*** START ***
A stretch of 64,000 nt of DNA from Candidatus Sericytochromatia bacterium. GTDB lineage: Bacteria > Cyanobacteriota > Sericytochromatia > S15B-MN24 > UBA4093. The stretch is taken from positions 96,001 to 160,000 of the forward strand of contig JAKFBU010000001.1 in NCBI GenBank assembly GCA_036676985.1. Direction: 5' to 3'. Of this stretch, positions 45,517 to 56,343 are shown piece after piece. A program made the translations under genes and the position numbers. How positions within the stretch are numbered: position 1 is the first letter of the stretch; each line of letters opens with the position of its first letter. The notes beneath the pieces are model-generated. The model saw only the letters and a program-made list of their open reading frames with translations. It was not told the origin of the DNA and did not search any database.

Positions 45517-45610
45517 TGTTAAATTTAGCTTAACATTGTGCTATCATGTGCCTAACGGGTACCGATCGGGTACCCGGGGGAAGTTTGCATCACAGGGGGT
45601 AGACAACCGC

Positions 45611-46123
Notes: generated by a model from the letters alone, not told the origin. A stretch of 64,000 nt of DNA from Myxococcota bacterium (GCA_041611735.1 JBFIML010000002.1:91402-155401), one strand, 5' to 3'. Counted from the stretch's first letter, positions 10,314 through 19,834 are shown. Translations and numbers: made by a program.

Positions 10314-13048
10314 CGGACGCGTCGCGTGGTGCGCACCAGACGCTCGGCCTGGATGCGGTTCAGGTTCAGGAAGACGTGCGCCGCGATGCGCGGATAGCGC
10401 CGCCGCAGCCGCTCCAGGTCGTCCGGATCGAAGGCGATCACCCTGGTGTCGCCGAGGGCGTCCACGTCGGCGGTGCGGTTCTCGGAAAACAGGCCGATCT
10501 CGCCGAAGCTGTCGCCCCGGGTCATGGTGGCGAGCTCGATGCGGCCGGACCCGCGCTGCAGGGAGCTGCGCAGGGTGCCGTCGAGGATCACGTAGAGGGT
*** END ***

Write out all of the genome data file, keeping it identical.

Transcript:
A stretch of 64,000 nt of DNA from Candidatus Sericytochromatia bacterium. GTDB lineage: Bacteria > Cyanobacteriota > Sericytochromatia > S15B-MN24 > UBA4093. The stretch is taken from positions 96,001 to 160,000 of the forward strand of contig JAKFBU010000001.1 in NCBI GenBank assembly GCA_036676985.1. Direction: 5' to 3'. Of this stretch, positions 45,517 to 56,343 are shown piece after piece. A program made the translations under genes and the position numbers. How positions within the stretch are numbered: position 1 is the first letter of the stretch; each line of letters opens with the position of its first letter. The notes beneath the pieces are model-generated. The model saw only the letters and a program-made list of their open reading frames with translations. It was not told the origin of the DNA and did not search any database.

Positions 45517-45610
45517 TGTTAAATTTAGCTTAACATTGTGCTATCATGTGCCTAACGGGTACCGATCGGGTACCCGGGGGAAGTTTGCATCACAGGGGGT
45601 AGACAACCGC

Positions 45611-46123
Notes: generated by a model from the letters alone, not told the origin. A stretch of 64,000 nt of DNA from Myxococcota bacterium (GCA_041611735.1 JBFIML010000002.1:91402-155401), one strand, 5' to 3'. Counted from the stretch's first letter, positions 10,314 through 19,834 are shown. Translations and numbers: made by a program.

Positions 10314-13048
10314 CGGACGCGTCGCGTGGTGCGCACCAGACGCTCGGCCTGGATGCGGTTCAGGTTCAGGAAGACGTGCGCCGCGATGCGCGGATAGCGC
10401 CGCCGCAGCCGCTCCAGGTCGTCCGGATCGAAGGCGATCACCCTGGTGTCGCCGAGGGCGTCCACGTCGGCGGTGCGGTTCTCGGAAAACAGGCCGATCT
10501 CGCCGAAGCTGTCGCCCCGGGTCATGGTGGCGAGCTCGATGCGGCCGGACCCGCGCTGCAGGGAGCTGCGCAGGGTGCCGTCGAGGATCACGTAGAGGGT